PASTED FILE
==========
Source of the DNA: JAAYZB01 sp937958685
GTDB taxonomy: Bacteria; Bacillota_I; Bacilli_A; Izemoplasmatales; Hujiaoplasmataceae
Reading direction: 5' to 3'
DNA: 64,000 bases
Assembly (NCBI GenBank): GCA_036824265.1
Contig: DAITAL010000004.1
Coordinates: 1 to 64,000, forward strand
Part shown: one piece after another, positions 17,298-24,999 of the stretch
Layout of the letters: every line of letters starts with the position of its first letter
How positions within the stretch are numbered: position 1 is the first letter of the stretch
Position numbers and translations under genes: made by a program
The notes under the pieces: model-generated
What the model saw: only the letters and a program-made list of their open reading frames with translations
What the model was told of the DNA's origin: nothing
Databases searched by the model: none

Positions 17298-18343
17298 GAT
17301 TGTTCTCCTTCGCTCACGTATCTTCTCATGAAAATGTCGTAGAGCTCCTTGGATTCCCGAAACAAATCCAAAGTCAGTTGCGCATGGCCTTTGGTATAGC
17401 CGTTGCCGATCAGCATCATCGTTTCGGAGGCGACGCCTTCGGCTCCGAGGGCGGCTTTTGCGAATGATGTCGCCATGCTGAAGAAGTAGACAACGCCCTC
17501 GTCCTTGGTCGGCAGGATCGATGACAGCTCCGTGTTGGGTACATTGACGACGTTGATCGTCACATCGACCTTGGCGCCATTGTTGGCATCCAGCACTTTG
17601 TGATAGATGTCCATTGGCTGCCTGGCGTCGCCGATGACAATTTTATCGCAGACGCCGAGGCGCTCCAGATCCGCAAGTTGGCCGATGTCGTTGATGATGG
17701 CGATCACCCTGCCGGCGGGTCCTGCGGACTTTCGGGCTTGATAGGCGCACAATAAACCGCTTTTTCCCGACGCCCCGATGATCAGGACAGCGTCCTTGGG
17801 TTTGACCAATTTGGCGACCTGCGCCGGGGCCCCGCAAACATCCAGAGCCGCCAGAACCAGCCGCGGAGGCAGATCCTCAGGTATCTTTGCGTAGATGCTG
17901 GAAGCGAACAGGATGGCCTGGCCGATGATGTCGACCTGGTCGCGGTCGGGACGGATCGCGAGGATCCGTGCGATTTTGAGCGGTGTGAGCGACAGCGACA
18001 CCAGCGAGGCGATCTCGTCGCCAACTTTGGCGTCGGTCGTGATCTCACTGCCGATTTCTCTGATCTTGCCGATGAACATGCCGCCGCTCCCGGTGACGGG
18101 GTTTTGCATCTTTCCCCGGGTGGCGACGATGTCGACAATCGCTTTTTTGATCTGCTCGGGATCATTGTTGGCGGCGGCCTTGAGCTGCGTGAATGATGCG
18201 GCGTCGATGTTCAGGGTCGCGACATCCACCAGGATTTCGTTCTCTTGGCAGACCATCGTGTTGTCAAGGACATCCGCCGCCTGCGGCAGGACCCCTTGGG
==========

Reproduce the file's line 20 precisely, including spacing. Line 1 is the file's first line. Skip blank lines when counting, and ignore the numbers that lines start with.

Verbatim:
17501 GTCCTTGGTCGGCAGGATCGATGACAGCTCCGTGTTGGGTACATTGACGACGTTGATCGTCACATCGACCTTGGCGCCATTGTTGGCATCCAGCACTTTG